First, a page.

Monday, 9 September 2013

Social Media Policies - What Issues to Cover?


Social media policies have been discussed many times purely from employment law perspective, and in particular, how employees’ acts and omissions in the social media should be evaluated in the employment relationship's termination and cancellation situations. So in other words in typical cases which may lead to long disputes unless considered and handled appropriately. 

Social media is, however, much more complex creature than it would first seem to be having relevance to several other disciplines. For example, to overall sales policies, webstore terms, brand strategies, IT, data protection, or taxation just to mention a few examples. Adan Smith, director from Wragge & Co has written an excellent article to this effect on social media marketing titled: "Don't make a # of it: Social media and marketing" which is definitely worth reading if you are considering policies and marketing in social media. The writing is available from here. He states the very truth that "Even with the most thorough planning, experience suggests that things can and do still go wrong. Businesses should have a well thought out crisis management policy in place, just in case". One example might be the famous case of "water bottle price" in a restaurant owned by one of the Finland's top chefs Hans Välimäki. As the price for a water bottle was very high, it caused significant negative consumer campaign in the social media. I do not know whether there was a policy in place in this case, but even the best policies might prove not to be bullet-proof. However, if you are planning to set up one you might face with a problem where to start and what issues should be covered. Let me show you a couple of points: 

"1. What are the objectives of the policy?
  • Permissive
  • Restrictive
  • Neutral
2. When the policy enters into force and how changes are communicated?

3. Should social media policy be the same or different for different businesses or business units?

4. Should technical measures to be implemented to prevent access to one or more social media services?

5. How the employer monitors communication in social media?

6. What is the personal responsibility of an employee in social media?
  • Employees' duty of loyalty
  • Differences, if any, between communication during one's free time as oppose to working time
  • Specific liability issues, e.g., for governmental officials
7. How to introduce yourself in social media?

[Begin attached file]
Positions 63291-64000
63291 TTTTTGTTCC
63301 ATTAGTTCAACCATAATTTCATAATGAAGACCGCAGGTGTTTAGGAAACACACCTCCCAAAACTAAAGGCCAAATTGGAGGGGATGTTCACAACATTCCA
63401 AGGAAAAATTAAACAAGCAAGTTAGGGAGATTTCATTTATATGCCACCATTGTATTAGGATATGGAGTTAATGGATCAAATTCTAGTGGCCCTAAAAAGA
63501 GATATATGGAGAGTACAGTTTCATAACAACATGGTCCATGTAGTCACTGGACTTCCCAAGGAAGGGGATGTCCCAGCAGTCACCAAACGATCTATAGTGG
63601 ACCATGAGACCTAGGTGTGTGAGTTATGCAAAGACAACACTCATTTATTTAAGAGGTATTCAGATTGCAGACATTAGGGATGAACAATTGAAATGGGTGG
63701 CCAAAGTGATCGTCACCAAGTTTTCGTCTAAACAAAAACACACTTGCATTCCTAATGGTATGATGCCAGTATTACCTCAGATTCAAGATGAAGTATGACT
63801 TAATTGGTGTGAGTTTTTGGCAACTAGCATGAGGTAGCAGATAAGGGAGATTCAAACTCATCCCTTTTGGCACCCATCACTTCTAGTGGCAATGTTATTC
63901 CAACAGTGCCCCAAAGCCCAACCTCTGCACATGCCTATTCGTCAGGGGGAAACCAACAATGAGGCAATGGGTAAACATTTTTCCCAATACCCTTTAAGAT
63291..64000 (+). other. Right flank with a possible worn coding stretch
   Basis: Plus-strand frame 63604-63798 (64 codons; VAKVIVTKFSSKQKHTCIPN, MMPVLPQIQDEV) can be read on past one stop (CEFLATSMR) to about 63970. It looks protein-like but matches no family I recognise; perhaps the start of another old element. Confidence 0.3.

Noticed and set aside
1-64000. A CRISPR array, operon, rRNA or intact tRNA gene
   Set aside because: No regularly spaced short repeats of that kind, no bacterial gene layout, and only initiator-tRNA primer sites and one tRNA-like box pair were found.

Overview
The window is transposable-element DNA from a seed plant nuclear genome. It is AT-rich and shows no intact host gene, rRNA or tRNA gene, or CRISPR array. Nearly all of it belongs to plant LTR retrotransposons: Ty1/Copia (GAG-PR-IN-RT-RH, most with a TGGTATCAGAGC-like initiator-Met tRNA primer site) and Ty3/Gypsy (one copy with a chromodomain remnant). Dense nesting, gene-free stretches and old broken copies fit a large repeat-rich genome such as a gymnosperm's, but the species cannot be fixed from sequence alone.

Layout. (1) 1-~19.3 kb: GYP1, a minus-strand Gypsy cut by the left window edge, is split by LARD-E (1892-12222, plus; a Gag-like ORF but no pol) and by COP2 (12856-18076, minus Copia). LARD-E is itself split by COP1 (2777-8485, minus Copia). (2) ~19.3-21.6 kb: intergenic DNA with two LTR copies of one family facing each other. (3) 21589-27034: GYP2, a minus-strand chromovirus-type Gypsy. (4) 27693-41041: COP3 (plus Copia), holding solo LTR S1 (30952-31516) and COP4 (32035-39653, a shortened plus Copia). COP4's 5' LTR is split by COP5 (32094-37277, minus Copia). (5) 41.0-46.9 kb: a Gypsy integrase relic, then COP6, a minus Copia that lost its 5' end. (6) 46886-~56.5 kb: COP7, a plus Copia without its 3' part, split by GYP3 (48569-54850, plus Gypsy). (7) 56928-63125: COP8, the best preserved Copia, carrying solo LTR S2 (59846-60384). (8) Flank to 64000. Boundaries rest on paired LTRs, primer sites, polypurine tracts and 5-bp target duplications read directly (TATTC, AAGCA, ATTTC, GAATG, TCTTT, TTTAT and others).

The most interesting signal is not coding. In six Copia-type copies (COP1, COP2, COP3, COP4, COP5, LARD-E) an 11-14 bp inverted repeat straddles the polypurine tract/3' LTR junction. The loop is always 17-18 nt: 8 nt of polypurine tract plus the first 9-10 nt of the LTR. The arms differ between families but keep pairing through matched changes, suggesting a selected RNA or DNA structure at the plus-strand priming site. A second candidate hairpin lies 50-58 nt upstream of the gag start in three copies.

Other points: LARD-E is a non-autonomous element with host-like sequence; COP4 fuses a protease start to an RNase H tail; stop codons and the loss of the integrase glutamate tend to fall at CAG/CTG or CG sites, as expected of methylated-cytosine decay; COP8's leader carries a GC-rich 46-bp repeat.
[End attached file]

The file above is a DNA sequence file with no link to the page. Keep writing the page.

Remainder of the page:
• Use of your own name
  • Use of employer's name and your working position
  • Use of employer's trade name, trademarks or other symbols or logos
  • Use of employer's e-mail
8. Stakeholders to be recognized when you communicate in the social media?
  • Other employees
  • Management
  • Owners
  • Customers
  • Potential customers
  • Suppliers
  • Partners
  • Competitors
9. How the use of social media can be beneficial for an employer?
  • Product reviews
  • Reclamations
  • Correction of incorrect information
  • Support
10. How to behave in social media?
  • Examples how people may understand communication differently?
  • Illegal, aggressive, obscene and similar messages
  • What is the process for handling violating or infringing materials?
11. How to handle contracts and IPRs in social media?
  • Contracts and their meaning in social media
  • Compliance with license terms regarding material in social media
  • Reference to the policy regarding usage of third party materials (citations, pictures and similar)
  • Personal undertakings in employment and directorship agreements, shareholders' agreements and similar
12. How to ensure data security and confidentiality issues?
  • Installations of programs to employer's environment
  • Closed/open environments
  • Policies regarding confidential information
  • Identification of confidential information
  • How compliance is monitored?
13. Insider information in social media?

14. How much time I can use in social media?
  • Positions/tasks
  • Relevant/irrelevant communications
15. How to comply with privacy issues in social media?"

To this last point I must focus in detail later due to the fact that the current EC privacy law regime is in transition. Why this is important is that the current proposal contains, e.g., provisions stating that the authorities "shall" issue fines for a breach of privacy and this fine may be so high as up to two percent of the global turnover (as oppose to "may" that might give us poor mortals some room for discretion). Therefore, this is one of the key issues also in social media policies, but currently it is not sure whether there is sufficient political support for this initiative, or whether it will be postponed.

Well I have now covered some points to help you to get started - until next time!